The text message came late at night. I was trying to sleep. It was three or four months into the ordeal and Sonny the husky was dead, cremated, ashes spread upon the ocean. Waves had demolished the driftwood fort I built in her honor. I never felt more alone in my life. I went on crying jags not about the death of myself, but because I couldn’t bear living without my friend of almost 17 years.
I purged the house of almost everything connected to her, including a short story collection by James Baldwin that contained a story called “Sonny’s Blues.” Sonny was named for that story, named by my ex-wife who picked the runt of a litter and enlarged both of our lives.
At some point, the grief became unendurable and I began talking to Sonny aloud as if she was still alive. This went on for weeks until a message arrived from a number I didn’t recognize.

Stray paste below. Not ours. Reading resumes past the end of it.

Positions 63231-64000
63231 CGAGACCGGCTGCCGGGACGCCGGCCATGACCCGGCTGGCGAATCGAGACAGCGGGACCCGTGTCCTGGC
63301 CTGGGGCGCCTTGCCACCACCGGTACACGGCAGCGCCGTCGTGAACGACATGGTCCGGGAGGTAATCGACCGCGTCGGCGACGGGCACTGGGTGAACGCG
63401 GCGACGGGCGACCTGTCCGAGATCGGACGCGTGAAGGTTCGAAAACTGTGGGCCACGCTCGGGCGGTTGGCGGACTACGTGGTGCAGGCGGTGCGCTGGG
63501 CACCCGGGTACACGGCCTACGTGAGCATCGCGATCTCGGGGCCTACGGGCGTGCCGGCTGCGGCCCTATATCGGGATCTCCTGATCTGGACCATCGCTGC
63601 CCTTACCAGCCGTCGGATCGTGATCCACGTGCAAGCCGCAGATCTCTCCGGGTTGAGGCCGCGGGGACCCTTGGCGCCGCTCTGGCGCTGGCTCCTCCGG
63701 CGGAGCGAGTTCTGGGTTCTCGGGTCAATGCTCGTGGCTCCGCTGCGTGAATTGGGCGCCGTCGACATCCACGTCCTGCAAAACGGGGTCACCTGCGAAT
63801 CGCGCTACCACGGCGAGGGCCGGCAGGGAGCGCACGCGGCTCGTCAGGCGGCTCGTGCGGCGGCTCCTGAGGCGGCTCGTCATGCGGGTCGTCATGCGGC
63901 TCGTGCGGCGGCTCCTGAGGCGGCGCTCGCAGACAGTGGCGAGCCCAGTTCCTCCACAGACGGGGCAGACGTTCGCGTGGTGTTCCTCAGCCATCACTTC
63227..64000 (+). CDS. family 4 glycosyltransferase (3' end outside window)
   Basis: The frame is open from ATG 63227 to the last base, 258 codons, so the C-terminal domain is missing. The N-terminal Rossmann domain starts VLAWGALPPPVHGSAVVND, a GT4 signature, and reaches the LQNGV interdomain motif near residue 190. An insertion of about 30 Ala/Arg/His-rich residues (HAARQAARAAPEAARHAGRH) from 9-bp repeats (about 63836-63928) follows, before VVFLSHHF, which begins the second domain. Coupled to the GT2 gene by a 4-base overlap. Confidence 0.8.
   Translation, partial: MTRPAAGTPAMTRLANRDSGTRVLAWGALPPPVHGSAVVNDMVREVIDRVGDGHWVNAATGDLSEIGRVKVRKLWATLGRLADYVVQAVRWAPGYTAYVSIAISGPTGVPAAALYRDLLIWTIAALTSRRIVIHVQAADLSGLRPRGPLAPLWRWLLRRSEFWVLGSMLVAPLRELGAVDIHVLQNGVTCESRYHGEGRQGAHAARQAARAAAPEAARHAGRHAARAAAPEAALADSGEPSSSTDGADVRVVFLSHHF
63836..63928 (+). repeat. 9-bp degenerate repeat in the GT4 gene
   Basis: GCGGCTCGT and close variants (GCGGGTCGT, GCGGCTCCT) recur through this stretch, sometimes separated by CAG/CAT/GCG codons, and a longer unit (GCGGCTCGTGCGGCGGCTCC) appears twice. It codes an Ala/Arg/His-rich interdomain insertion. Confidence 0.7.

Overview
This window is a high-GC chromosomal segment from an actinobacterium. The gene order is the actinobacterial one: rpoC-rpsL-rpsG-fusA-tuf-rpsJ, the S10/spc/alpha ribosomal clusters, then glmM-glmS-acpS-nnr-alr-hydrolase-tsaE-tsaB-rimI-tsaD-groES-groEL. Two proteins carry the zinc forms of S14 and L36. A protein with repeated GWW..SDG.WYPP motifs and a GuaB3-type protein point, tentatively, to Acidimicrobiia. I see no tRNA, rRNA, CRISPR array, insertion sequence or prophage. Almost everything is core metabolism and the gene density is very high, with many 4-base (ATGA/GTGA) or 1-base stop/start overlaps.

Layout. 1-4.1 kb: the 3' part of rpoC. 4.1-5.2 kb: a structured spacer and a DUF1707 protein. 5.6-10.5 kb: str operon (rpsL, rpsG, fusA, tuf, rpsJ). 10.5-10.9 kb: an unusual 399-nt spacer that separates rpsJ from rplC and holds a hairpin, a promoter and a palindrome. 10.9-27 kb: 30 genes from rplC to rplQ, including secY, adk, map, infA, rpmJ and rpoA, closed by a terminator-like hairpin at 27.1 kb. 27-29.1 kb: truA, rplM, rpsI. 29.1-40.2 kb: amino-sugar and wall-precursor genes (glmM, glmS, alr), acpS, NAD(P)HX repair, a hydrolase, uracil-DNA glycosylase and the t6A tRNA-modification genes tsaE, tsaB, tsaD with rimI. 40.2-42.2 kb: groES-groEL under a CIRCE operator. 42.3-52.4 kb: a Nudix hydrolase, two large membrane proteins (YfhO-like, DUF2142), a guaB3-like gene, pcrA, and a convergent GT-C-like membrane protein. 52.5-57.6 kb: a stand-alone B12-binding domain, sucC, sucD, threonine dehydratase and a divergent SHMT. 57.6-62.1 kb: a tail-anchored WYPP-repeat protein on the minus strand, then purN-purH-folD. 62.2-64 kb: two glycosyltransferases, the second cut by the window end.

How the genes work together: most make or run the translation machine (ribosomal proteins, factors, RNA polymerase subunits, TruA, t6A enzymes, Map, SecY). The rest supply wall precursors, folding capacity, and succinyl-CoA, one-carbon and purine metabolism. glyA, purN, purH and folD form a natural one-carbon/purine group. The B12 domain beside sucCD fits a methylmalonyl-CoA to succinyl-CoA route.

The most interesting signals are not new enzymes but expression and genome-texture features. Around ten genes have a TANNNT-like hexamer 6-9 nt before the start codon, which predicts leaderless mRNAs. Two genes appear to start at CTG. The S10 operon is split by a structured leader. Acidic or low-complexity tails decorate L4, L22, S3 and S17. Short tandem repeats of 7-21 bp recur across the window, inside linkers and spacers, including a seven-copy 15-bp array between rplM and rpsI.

I got up from bed and found the phone in the kitchen. The message said Sonny had communicated with the text’s sender to contact me. Sonny wanted to tell me that she was worried about me. That was it—worried.
The text message was from a prominent pet psychic in the Pacific Northwest. I didn’t believe in such things. Indeed, I scoffed. But here it was, my agony, my conversations in a forlorn empty house, and an unsolicited communication from somewhere in the region. I texted the psychic for clarification. The psychic clarified and did not follow up with any commercial solicitation promising more communications, a move I anticipated.
It was pitch black in the kitchen. I hadn’t bothered turning on the light. I stood there for a few moments and then set the phone on the counter. I went back to bed and thought. Sleep never found me.
A message from my departed dog? I believed it. I kept talking to Sonny but the conversations took on a different tenor; I reassured her, I said her multiple goofy nicknames in multiple goofy voices. I built a new driftwood fort for her.
I never heard from the psychic again.